“What if we designed for all our senses? Suppose, for a moment, that sound, touch, and odor were treated as the equals of sight, and that emotion was as important as cognition. What would our built environment be like if sensory response, sentiment, and memory were critical design factors, more vital even than structure and program?” – JOY MONICE MALNAR & FRANK VODVARKA
“Even if you could capture the smells, sounds, tastes, and feel of a place, digitize them, and send them down a wire, you’d still never get near the sensation of ‘being there’. Why? Because we humans are not so dumb. Our minds and our bodies are one intelligence.” – JOHN THACKARA
“One simply cannot turn up one’s nose these days at the role of scent in design.” – ASHRAF OSMAN, CLAUS NOPPENEY & NADA ENDRISSAT
In addition to light, sound, color and other design dimensions scent is increasingly used to influence human emotions and behavior. Aromatherapy is the discipline that has developed this expertise and knowledge of centuries. Scent Marketing is currently an obvious case. But there are also non-commercial contexts as this story from Eindhoven reports.
“It is easier to make an airport tunnel smell like real jasmine than to use pictures, a video, or a trompe l’oeil to make people believe that they are walking through a real jasmine plantation in that tunnel.” – CHRISTOPHE LAUDAMIEL
The Lucerne School of Art and Design is the oldest college of art and design in German-speaking Switzerland. In fact, it is celebrating the 140th anniversary of its foundation throughout this academic year. Thus, the school reflects on the history and prospects of art and design education and organizes a sequence of keynote lectures titled: Craftsmen and Visionaries: Art and Design Education between Social Responsibility and Freedom. Here is the program: Ringvorlesung Symposium 2015. In this context, Claus Noppeney has been invited to explore olfaction as an innovative field in art and design (education). Being strongly rooted in craftsmanship, traditional perfumery takes a cultural turn. Innovative products and services (see our Scent Culture News) show how the sense of smell steadily becomes a design parameter. Moreover, the olfactory dimension is increasingly part of contemporary artistic practices.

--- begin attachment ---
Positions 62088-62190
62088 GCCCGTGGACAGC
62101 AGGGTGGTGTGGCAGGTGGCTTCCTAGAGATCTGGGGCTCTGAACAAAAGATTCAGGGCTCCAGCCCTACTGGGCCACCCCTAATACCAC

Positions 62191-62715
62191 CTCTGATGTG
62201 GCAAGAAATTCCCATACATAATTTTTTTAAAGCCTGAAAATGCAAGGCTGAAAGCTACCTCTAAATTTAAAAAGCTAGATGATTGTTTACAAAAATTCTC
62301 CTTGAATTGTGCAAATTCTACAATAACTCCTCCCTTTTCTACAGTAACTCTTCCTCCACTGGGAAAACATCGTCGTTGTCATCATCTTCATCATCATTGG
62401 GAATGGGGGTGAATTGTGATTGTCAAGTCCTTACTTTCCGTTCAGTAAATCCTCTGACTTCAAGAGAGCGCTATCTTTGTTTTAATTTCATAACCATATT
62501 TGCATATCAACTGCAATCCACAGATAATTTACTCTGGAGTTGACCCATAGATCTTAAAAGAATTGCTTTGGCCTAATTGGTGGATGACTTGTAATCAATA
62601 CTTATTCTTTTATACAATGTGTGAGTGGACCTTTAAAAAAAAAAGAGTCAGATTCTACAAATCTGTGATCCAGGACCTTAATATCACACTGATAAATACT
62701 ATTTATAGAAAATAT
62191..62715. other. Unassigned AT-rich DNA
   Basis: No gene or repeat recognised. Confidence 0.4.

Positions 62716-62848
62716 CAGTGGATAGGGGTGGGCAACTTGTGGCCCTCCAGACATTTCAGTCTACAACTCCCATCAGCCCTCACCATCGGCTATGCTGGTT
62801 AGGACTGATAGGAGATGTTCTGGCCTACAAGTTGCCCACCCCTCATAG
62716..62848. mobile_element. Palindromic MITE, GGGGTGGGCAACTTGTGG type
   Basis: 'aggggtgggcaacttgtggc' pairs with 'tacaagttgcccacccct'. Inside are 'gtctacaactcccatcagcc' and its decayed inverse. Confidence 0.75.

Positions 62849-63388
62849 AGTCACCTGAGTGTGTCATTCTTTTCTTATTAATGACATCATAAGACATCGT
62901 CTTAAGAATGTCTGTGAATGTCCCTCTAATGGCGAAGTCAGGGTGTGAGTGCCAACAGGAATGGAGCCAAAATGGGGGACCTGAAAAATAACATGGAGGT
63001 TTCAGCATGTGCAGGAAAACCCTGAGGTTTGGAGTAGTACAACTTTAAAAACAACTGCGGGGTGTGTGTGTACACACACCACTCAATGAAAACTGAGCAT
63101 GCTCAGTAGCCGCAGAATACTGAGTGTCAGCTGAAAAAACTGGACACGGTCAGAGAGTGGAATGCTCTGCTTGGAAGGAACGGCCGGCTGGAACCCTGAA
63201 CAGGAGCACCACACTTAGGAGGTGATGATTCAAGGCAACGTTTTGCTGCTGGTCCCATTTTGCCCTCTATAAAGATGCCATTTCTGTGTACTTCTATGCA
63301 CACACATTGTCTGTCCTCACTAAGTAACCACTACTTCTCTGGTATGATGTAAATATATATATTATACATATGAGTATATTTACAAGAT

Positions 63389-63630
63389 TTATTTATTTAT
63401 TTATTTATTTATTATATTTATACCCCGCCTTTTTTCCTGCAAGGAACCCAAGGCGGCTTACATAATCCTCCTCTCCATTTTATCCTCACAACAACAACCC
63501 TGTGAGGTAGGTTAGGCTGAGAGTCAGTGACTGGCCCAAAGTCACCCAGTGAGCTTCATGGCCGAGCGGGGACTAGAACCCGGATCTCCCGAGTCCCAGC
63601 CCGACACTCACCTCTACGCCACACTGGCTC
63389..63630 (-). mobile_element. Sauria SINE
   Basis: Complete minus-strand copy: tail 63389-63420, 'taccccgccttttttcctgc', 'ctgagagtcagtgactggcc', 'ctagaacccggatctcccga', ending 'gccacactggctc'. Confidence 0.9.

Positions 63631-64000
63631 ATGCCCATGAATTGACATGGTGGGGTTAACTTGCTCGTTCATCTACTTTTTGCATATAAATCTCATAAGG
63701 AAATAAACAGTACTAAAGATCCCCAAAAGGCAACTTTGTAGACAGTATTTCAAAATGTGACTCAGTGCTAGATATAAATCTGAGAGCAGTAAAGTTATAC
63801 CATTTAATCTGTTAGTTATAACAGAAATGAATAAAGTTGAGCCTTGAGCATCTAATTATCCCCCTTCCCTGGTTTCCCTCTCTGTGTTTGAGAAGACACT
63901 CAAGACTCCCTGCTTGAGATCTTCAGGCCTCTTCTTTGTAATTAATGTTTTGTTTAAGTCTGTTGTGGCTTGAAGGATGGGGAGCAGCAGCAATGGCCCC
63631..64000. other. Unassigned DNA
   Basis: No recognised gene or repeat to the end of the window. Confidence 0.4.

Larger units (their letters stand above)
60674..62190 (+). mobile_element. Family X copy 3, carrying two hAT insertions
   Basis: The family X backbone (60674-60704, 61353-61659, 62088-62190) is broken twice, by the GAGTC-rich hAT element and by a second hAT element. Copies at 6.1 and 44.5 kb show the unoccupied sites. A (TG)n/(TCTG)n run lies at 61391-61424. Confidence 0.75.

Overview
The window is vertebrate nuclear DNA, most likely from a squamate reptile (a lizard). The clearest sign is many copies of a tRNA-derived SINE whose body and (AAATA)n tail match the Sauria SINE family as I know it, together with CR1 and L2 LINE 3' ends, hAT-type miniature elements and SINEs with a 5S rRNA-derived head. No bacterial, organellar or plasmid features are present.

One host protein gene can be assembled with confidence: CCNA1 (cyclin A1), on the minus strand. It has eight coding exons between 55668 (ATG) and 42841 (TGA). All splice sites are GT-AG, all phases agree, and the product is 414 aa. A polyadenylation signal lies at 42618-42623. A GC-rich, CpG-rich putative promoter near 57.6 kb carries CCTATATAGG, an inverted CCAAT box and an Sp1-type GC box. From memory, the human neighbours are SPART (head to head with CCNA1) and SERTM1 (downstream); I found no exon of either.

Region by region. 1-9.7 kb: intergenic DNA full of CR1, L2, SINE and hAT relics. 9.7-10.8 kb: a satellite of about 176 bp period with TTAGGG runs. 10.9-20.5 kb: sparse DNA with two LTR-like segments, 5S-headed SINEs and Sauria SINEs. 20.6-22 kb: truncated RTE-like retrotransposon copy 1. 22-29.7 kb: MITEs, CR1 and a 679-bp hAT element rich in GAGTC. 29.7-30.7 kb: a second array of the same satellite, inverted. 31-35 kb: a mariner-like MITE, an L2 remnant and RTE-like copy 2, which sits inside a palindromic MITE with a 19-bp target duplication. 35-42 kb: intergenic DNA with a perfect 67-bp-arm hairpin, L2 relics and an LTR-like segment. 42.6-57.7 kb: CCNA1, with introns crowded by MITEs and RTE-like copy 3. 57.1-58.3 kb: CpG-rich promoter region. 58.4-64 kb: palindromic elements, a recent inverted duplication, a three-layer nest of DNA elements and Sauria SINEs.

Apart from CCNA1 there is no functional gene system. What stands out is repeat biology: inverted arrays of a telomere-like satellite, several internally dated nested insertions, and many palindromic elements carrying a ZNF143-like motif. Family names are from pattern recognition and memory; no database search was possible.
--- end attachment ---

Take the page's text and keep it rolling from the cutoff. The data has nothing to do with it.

OUSOS is a research program investigating olfaction, our evolutionarily oldest sensory system.
The French product designer Charline Ronzon-Jaricot wants to train and delight the nose:
The world’s first olfactory alarm clock uses Kickstarter to generate funding for its development and marketing.
There is an increasing interest in olfaction, scent, smell and perfume in major design schools. Here is another great example from London.
Uncovering the smell of the past Révélateur uncovers the smell of the past and adds a contextual layer of information.
On the 19th of September, Claus Noppeney and Ashraf Osman of SCI conducted a class for the Signaletik CAS program (context building), part of the Signaletik MAS (Environmental Information Design) at the Bern University of the Arts, under the supervision of Jimmy Schmid.
Scent is now a topic a Bern University of the Arts. Here is the story: